Whole article can be found here.
Sweden and Finland to Seek NATO Membership
Finnish President Sauli Niinistö called Russia's Vladimir Putin Saturday to deliver the news.
Quick Hits: Today’s Top Stories
- An 18-year-old gunman shot 13 people at a grocery store in Buffalo, New York on Saturday, killing 10 of them before being taken into custody and charged with first-degree murder. Eleven of the 13 people shot were black, and law enforcement officials purport to have found a 180-page document from the accused shooter detailing his racist motives for the massacre, which he attempted to livestream. The FBI is investigating the attack as both a hate crime and as racially motivated violent extremism.
- Senate Minority Leader Mitch McConnell led a delegation of Republicans to Ukraine on Saturday—including Sens. Susan Collins, John Cornyn, and John Barrasso—that met with Ukrainian President Volodymyr Zelensky in Kyiv over the weekend. “The United States stands squarely behind Ukraine and will sustain our support until Ukraine wins this war,” McConnell said, pushing back against some of his party’s more isolationist voices. “America’s support for Ukraine’s self-defense is not mere philanthropy. … It is squarely in our national interest to help Ukraine achieve victory in this war and to help Ukraine and other countries deter other wars of aggression before they start.”
- Israeli officials have launched an investigation into the clash that took place between Israeli police and Palestinian mourners at Palestinian-American journalist Shireen Abu Akleh’s funeral over the weekend. A police spokesman said the crowd of mourners had disrupted plans coordinated with Abu Akleh’s family in advance to load her casket into a hearse, and confirmed force was “subsequently used” after glass bottles and other objects were thrown. Abu Akleh’s brother Anthony, however, claimed police began to “attack” before the family had a “chance to get” the casket into the car. An initial Israeli investigation into the journalist’s death couldn’t conclude whether Israeli or Palestinian gunfire was responsible; Palestinian officials have thus far rejected an Israeli request to examine the bullet that killed her.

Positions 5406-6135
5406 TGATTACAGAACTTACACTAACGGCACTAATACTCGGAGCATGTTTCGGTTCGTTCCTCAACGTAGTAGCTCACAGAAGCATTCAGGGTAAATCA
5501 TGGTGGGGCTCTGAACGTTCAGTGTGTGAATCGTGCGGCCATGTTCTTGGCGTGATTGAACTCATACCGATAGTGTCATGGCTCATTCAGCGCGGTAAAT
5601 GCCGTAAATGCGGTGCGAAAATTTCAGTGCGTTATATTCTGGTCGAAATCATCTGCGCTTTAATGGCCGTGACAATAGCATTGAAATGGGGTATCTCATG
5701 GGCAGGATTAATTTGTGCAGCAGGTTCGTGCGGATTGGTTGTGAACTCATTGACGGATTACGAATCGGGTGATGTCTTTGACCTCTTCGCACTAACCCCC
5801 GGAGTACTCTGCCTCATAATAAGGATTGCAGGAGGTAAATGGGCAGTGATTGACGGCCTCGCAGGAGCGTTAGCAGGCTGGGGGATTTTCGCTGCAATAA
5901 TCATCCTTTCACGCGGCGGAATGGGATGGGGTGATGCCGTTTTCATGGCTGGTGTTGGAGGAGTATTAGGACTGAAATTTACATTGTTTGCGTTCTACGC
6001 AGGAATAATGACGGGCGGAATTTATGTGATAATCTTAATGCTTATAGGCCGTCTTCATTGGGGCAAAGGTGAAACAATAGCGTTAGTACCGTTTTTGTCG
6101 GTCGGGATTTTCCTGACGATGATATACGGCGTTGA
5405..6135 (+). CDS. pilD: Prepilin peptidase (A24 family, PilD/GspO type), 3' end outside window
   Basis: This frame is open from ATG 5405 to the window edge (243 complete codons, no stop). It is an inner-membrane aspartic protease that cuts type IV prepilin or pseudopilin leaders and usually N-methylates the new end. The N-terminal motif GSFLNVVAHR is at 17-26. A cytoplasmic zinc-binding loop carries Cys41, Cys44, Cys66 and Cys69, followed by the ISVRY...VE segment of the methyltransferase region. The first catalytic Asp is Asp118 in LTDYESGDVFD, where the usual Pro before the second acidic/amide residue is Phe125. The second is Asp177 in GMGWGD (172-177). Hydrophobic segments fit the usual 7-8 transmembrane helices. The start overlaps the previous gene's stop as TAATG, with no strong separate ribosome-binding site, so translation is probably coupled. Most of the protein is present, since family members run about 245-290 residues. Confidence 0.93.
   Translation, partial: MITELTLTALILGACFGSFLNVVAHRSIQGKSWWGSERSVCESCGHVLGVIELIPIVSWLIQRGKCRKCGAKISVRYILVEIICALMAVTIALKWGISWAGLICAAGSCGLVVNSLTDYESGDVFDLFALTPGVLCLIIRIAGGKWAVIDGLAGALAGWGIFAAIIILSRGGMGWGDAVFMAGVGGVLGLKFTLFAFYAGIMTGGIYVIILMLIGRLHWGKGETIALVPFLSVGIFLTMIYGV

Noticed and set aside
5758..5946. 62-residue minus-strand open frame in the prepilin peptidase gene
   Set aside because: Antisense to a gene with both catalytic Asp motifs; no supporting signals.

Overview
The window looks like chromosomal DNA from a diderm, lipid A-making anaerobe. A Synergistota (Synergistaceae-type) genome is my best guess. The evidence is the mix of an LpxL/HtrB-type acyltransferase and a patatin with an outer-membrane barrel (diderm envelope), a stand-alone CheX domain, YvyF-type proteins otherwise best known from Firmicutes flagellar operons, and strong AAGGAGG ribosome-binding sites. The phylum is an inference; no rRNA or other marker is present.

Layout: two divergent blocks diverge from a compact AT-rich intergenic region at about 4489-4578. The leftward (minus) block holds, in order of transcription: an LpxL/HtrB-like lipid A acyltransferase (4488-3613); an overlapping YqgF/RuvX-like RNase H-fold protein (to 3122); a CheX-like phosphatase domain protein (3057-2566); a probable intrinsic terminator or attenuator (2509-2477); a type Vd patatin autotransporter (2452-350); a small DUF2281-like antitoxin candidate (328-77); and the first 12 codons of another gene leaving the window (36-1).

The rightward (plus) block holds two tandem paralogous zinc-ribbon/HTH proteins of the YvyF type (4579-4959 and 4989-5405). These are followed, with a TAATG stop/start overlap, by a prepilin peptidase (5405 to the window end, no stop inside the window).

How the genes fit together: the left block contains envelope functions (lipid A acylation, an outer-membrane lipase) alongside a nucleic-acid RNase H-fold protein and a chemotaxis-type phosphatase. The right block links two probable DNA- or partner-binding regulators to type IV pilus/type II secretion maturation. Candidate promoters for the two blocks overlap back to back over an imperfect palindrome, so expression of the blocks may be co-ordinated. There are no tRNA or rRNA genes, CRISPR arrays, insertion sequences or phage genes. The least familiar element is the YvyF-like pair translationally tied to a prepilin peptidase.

- Pennsylvania Lt. Gov. John Fetterman—the leading Democratic candidate for the state’s U.S. Senate seat—announced yesterday he is recovering after suffering a minor stroke on Friday, just days before Pennsylvania’s primary. Fetterman says his doctors told him he didn’t suffer any cognitive damage, and that he’ll be able to get back on the campaign trail “sometime soon.”
- Sen. Chris Van Hollen of Maryland also announced yesterday he had suffered a minor stroke earlier on Sunday. His doctors have advised him to remain under observation for “a few days,” but Van Hollen said in a statement he was told there will be “no long-term effects or damage as a result of this incident.”
- Former President Donald Trump endorsed State Sen. Doug Mastriano on Saturday ahead of Tuesday’s Republican gubernatorial primary in Pennsylvania. Top Republicans in the state have been consolidating behind former Rep. Lou Barletta due to concerns about Mastriano’s electability—he was at the Capitol on January 6 and has appeared at QAnon-adjacent conferences—but Trump’s decision to wade into the race makes a last-minute Barletta upset of the frontrunning Mastriano a much greater challenge.
- WNBA star Brittney Griner—who’s been detained in Russia since February after a cannabis vape cartridge was allegedly found in her luggage—had her pre-trial detention extended by a month on Friday, according to her lawyer. If convicted on the charges—which U.S. officials maintain are trumped up—Griner faces up to 10 years in prison.
Presented Without CommentPatricia Murphy @MurphyAJCNEW: Former Vice President Mike Pence will rally for @BrianKempGA in Georgia the night before Georgia's May 24th primary, marking a huge, visible split with Donald Trump. via @bluestein #gapol ajc.com/politics/polit…May 13th 2022260 Retweets1,057 Likes
Also Presented Without CommentThe White House @WhiteHouseWe previously misstated that vaccines were unavailable in January 2021. We should have said that they were not widely available. Vaccines became available shortly before the President came into office. Since then, he’s responsible for fully vaccinating over 200 million people.
- The White House @WhiteHouseWhen President Biden took office, millions were unemployed and there was no vaccine available. In the last 15 months, the economy has created 8.3M jobs and the unemployment rate stands at 3.6% — the fastest decline in unemployment to start a President's term ever recorded.